In praise of ambiguity in science:
I have often thought, “Science is not a book of true facts, it’s a work in progress.” Years ago, somebody published a paper pointing out that half of all science papers are disproved in about 30 years. So I’m not alone in this and I was intrigued by this title: Jerry Ravetz “Stop the Science Training that Demands ‘Don’t ask’ Nature vol. 575 no. 7783 November 21, 2019 page 417 (Jerome.Ravetz@gmail.com) Ravetz is good enough to his word, but what I was really hoping was that he’d come up with a few examples.
I was disappointed, so I thought I’d offer a couple myself.
First, and I’ve pointed this out before, is the “cause of inbreeding.” Scientific dogma asserts that there are bad genes, which do harm when the person or other living thing has two copies; generally, we have two copies of each gene, one of which has to be good or we wouldn’t survive, to oversimplify a bit. Well if the gene lottery hands two bad versions of a gene, the person will suffer, and that is more likely to happen in a small population, since the diversity of the genes is overall less than in a large population that is otherwise quite similar.
Well and good. I’ll buy that. But they go on and say that if the population remains small, the bad genes accumulate; that’s why inbreeding is bad and gets worse over generations.
But think about it. These bad genes are rare, since everybody has a copy of a good one. And each gene has an even chance of getting passed along. So if you have one bad gene in a population of ten, there is an even chance it will simply not win the flip of the coin and thus will be eliminated in the first generation. But suppose it’s a big population with ten bad genes in 100. Now the chance of eliminating it simply by it not getting carried along – it’s caused genetic drift – is less than one in a thousand.
Now suppose for argument’s sake that we turn off genetic drift. Consider a population with the copies of a gene, two of which are bad. Looking at one bad gene, it is among nine other comparable genes. In the first generation it has a one in nine chance of getting together with the other bad gene and getting eliminated from the population. But if there are a hundred copies of the gene and two are bad one bad one is among 99 others and has a one in 99 chance of being eliminated. So either way, a bad gene is eliminated from a smaller population.
So the laws of genetics dictate that bad genes will not accumulate in a small population relative to a bigger one. Yet we are told that continued inbreeding causes problems because of increasing bad genes. This is simply not true. So why are we told something so clearly wrong. Well science is a work in progress. What is on offer is not Truth but a Best Guess, even if wrong. Actually, I can prove that inbreeding has nothing to do with genes at all, or at least very little. It’s epigenetic, having to do with the control of genes. But this has not become the consensus.
That’s all a bit abstract so let’s do a second one. People who watch birds a lot notice that if the female does all the work, she will look rather drab, while the male will be quite colorful in order to attract her. If they share the work, their drabness will be similar.
The peafowl carries this to an extreme. We are told that the male has spectacular plumage because it shows he is metabolically very fit since all that glory carries a cost. She can thus choose the most fit bird. But that’s just silly. What use is that metabolic fitness if it is squandered on display? Yet silly or not, that’s the guess and that’s the Science.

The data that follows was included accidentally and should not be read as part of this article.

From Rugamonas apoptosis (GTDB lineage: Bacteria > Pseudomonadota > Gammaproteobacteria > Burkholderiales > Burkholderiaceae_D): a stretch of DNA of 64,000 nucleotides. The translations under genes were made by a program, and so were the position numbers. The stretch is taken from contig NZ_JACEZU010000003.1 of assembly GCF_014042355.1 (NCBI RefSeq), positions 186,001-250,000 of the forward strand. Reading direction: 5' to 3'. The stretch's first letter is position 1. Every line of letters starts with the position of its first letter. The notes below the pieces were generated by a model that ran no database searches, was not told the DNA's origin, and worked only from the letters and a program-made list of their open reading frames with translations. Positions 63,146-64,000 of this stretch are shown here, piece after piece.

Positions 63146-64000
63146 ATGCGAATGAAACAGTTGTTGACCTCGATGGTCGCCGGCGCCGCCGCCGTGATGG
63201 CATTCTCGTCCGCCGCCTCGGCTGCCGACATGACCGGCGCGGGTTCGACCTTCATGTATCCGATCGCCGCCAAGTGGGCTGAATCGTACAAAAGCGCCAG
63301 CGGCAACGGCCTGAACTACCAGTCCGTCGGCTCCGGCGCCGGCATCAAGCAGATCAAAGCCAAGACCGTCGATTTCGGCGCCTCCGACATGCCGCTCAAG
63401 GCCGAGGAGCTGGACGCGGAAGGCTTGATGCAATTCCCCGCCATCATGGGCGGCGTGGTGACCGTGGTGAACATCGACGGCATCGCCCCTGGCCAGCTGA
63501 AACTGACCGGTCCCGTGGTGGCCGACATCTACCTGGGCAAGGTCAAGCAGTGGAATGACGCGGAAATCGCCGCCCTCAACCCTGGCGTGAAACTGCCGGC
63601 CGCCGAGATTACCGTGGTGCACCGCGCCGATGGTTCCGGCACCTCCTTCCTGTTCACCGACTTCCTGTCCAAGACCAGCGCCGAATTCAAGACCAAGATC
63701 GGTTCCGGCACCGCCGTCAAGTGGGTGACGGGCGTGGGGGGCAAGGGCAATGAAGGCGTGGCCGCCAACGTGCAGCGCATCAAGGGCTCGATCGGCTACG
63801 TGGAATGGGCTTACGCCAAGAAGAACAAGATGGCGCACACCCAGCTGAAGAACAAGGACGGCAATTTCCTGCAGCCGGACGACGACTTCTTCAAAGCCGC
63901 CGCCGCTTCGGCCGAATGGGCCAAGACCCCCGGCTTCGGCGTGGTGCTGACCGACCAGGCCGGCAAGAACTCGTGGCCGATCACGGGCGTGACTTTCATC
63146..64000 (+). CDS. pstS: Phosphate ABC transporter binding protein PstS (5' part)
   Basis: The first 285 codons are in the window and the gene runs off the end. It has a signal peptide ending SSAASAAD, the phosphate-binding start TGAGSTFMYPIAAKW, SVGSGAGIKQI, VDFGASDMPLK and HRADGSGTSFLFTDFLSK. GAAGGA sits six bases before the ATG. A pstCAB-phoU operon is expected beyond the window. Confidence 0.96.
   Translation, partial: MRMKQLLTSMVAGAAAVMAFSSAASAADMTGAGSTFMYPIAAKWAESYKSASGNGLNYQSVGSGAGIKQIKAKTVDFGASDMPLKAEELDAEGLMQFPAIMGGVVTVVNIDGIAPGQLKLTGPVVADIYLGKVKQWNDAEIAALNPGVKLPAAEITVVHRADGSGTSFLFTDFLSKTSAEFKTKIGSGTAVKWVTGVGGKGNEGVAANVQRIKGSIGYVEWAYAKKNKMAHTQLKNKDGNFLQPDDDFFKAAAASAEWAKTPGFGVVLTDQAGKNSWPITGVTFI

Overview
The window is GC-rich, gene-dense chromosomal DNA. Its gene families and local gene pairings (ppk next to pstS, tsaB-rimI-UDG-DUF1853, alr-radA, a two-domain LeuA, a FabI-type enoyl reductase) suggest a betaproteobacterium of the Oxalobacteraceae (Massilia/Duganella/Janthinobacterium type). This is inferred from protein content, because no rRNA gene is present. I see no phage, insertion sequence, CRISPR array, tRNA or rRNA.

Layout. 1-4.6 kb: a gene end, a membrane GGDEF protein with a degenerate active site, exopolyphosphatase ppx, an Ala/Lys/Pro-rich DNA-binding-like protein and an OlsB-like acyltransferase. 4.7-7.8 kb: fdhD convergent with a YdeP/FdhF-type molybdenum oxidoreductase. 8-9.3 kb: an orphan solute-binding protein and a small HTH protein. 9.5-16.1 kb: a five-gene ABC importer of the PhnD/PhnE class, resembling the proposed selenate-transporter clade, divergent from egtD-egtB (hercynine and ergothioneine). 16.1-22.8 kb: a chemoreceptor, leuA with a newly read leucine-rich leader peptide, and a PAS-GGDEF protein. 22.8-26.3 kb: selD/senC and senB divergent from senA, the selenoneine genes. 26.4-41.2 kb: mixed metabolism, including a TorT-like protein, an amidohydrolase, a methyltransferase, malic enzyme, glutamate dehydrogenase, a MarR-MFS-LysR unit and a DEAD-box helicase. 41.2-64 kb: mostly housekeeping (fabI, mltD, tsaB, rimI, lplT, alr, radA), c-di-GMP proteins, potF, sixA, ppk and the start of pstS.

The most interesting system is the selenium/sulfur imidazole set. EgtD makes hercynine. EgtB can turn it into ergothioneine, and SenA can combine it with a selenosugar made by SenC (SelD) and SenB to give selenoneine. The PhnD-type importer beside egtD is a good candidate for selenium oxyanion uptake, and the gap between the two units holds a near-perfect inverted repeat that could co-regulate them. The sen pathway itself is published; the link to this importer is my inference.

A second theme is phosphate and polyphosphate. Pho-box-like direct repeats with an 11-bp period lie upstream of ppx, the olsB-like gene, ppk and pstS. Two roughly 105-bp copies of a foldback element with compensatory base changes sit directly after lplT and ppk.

But people who watch peafowl can notice that they are robust birds, and although they can fly, they tend to spend more time strolling about than does a typical songbird. This leaves them more vulnerable to poisonous snakes. When the peacock spreads its tail, what you notice is that the pattern looks like a lot of staring eyes, and pretty much any animal will interpret being stared at as being threatened.
I have a tee shirt that was crafted to be invisible to a computer trying to do facial recognition. A person will see it as a yellow shirt with a seemingly random pattern of little black squares and rectangle. When the computer tries to interpret the image – and I’d guess this glitch has been corrected – it starts to interpret all those spots looking for a face. Inspecting the pattern, it’s clear that at least most of the spots roughly make up crude faces of varying sizes. It cannot decide which one is really a face, so it fails to see any face at all, including my real face. It is a poor man’s cloak of invisibility, as least with regards to the facial recognition system it was directed against.
I don’t know how the computing power of a poisonous snake compares with that of a facial recognition computer, but I really suspect the effect is similar; confronted with a peacock on guard, that snake finds it hard to decide which pair of eyes is the threat. Now the peacock strikes. It has a very long, flexible, sturdy neck and has a good chance of delivering a lethal blow. If it misses, it needs to get its head and neck back out of harm’s way very quickly, but its balance is forward. Recovering by stepping forward would be a poor strategy, so it must be that it uses the air resistance of that big fanned tail and snatches its head and neck back.
At least that’s the way it seems to me. So high speed footage of a peacock fighting a snake would seem to be in order, but that might be problematic if activists decided that was hard on the snake. So I guess politics trumps logic – as is probably true on the inbreeding front as well – and we’ll be stuck with the party line for the foreseeable.